When you join our Volunteer Advocate Community, you’ll learn from and connect with other volunteers from around the country, who have valuable advice to share with you! Just read the following interview with Nancy Johns from Washington, who has been advocating with World Vision for more than 12 years. She shares about the benefits of building a relationship with her member of Congress over time, to the point where she could openly and honestly address more controversial issues from the heart.

How did you first get involved with World Vision Advocacy?

I had been a part of Women of Vision for about 12 years when I attended a World Vision Advocacy summit, where I learned more about advocacy and got to meet with my members of Congress. And the Lord just tugged on my sleeve. It was right up my alley.

Advocacy really requires persistence to build a relationship and make an impact. We forget that nearly everything we do is about relationships.

7 questions to ask your candidate before the midterms. The Capitol Building at sunset. (©2008 World Vision/photo by Laura Reinhardt)
The Capitol Building at sunset. (©2008 World Vision/Photo by Laura Reinhardt)

You’ve built a relationship with your Congresswoman’s office over time. How have you seen that long-term engagement have an impact?

If you’re a member of Congress from Virginia or North Carolina, it’s a quick hop to your office in D.C. But from here in Washington state, it takes a day to go to D.C. and a day to come home. For my members of Congress, being in D.C. and being in touch with your home district takes a lot of effort. That means the relationships are often with the staffers in the Congress member’s office.

So I’ve developed a relationship with my Congresswoman’s staffers and even video-conferenced with the Congresswoman herself. Her staff knows where I stand and what I’m there to talk about when I arrive for meetings. And I know the issues that the staff and the office is facing. By being consistent and meeting with them over time, I’ve been able to form a relationship. And because of that, I’ve also built on the things that my member of Congress is passionate about – she’s all about domestic issues. Knowing what she cares about domestically helps me understand what she wants people to know about her. It’s a great springboard to connecting on a global issue.

Recently, you had a challenging meeting with your member of Congress – how were you prepared and what was the outcome?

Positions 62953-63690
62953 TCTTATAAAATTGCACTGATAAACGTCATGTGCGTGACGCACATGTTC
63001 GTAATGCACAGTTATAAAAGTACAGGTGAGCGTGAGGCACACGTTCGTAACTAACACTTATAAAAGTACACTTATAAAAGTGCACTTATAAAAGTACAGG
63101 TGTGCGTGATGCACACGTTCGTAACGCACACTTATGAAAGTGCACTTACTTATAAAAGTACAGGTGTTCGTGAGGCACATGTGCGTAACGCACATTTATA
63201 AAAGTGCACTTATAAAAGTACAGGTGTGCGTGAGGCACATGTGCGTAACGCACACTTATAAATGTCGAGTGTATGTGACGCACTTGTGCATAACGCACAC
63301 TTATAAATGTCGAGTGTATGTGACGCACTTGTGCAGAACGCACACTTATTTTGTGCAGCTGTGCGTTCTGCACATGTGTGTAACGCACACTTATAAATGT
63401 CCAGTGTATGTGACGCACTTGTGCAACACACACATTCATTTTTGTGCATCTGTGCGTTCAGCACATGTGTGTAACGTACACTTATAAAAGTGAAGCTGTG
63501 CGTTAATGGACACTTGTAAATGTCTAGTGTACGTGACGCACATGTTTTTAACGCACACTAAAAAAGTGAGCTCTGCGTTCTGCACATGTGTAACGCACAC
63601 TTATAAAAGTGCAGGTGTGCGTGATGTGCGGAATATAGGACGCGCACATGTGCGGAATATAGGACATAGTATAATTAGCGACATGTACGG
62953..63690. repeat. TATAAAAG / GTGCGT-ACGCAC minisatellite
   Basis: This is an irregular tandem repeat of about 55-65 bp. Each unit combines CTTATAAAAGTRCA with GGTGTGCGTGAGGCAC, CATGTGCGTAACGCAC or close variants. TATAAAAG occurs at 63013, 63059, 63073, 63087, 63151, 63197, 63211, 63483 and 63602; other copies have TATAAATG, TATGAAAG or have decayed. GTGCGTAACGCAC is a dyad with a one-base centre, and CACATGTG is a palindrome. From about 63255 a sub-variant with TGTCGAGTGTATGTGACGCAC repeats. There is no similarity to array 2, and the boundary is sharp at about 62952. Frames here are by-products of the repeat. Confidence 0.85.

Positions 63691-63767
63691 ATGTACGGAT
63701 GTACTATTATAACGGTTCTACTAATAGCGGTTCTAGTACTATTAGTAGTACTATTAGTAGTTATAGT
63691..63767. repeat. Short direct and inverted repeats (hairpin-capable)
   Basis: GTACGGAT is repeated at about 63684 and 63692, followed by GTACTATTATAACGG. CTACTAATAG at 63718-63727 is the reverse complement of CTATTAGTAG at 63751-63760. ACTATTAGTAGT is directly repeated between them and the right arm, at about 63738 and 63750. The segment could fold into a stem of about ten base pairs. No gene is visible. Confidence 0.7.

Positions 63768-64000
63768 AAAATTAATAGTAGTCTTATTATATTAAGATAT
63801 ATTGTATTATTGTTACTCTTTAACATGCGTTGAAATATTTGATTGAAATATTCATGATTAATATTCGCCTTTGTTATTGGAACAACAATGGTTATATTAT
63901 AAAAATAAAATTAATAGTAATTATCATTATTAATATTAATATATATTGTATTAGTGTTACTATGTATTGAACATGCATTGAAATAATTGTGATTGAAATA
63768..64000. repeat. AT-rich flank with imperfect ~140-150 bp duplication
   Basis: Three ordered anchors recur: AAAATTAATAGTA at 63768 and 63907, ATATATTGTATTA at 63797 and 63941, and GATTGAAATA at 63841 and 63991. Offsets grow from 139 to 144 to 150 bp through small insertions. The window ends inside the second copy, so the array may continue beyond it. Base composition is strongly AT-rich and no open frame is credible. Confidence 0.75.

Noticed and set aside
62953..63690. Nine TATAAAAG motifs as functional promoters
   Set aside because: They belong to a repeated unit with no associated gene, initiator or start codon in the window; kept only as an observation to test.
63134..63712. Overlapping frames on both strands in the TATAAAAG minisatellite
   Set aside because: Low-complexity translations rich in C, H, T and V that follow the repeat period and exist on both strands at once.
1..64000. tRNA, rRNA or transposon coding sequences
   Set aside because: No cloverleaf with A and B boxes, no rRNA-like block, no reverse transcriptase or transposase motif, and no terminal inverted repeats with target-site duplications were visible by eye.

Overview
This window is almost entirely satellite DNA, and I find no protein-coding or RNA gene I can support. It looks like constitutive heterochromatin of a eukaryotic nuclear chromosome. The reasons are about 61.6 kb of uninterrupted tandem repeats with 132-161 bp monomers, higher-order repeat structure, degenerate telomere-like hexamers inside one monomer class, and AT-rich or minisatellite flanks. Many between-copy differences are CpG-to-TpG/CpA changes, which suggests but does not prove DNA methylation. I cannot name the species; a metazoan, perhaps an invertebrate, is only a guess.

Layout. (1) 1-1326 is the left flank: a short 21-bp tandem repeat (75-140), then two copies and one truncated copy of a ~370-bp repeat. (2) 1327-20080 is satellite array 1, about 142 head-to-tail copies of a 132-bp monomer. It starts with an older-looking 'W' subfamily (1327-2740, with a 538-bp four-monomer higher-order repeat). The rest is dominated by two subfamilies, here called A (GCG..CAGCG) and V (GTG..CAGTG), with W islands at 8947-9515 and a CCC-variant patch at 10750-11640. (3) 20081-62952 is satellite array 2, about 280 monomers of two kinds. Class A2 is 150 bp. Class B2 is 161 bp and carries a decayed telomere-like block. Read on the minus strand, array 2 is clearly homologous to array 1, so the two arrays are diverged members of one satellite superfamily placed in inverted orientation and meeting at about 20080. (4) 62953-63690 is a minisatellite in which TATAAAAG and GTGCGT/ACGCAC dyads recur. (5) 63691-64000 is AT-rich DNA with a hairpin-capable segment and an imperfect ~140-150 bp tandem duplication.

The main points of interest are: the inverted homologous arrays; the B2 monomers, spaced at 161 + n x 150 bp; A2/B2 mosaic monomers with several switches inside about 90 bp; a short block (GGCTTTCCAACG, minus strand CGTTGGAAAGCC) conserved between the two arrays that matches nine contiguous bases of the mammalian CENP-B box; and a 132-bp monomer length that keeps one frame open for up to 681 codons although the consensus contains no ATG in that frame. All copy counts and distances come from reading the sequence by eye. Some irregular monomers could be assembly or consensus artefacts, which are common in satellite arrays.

The Congresswoman’s office and I have been talking for some time about maternal and child health. I went over why I supported the Reach Every Mother and Child Act, and we wandered into a sensitive issue, family planning. So we just talked about how it’s more of a matter of child spacing and the value that has for families, moms, and the kids already in the household.

Overall, we waded into controversial questions, but we were able to do that because we had an existing relationship. If you have respect for one another in the room, you don’t have to agree – you’re able to state your position, not in an argumentative way, but in a supportive way that says, “This is my position and World Vision’s position on this.” If the other people in the room have respect for you, they will hear that. They might counter with a different position, but at least you’re having a civil dialogue about it!

What advice would you have for advocates who are nervous that their meeting might get uncomfortable?

Find common ground and go for it! Cast a vision for why you’re there and why you’re going to keep coming back to meet with the staff at the office. Congress knows they work for you and they want to meet with constituents – they don’t want to make it up on their own. It’s a relationship. Ask questions, find common ground, educate them on a topic, and then ask for what you want them to do. Acknowledge where they are, support them, and stay focused. Prepare before you go! If you’re going with a team, make sure your team stays on topic.

This is where biblical advocacy is so important. Our members of Congress have a hard job! There are lots of different interests and your representative has to know something about all of them. That would be overwhelming! You can be there as a resource to your member of Congress and remind them that there are constituents that know about these issues and can help them be more knowledgeable, too. I think it’s important to be a help to them, and to love on them.

'You can be there as a resource to your member of Congress and remind them that there are constituents that know about these issues and can help them be more knowledgeable, too.' Click To Tweet

You’re a member of our new Volunteer Advocate Community – what are you most excited about as a part of that community?

I have found that the things that World Vision Advocacy teaches are so valuable. For example, learning about how legislation is passed helped me understand how USAID and foreign assistance works. This community will help advocates across the country take advantage of not only what World Vision Advocacy can teach, but also what other advocates have experienced.


Are you interested in an opportunity to learn from advocates like Nancy and grow your advocacy skills? Join the Volunteer Advocate Community, an active, supportive community of Christ-followers who support one another in advocacy. Fill out the form below for more information!

Photo: Advocate Nancy Johns on a church trip to Senegal.

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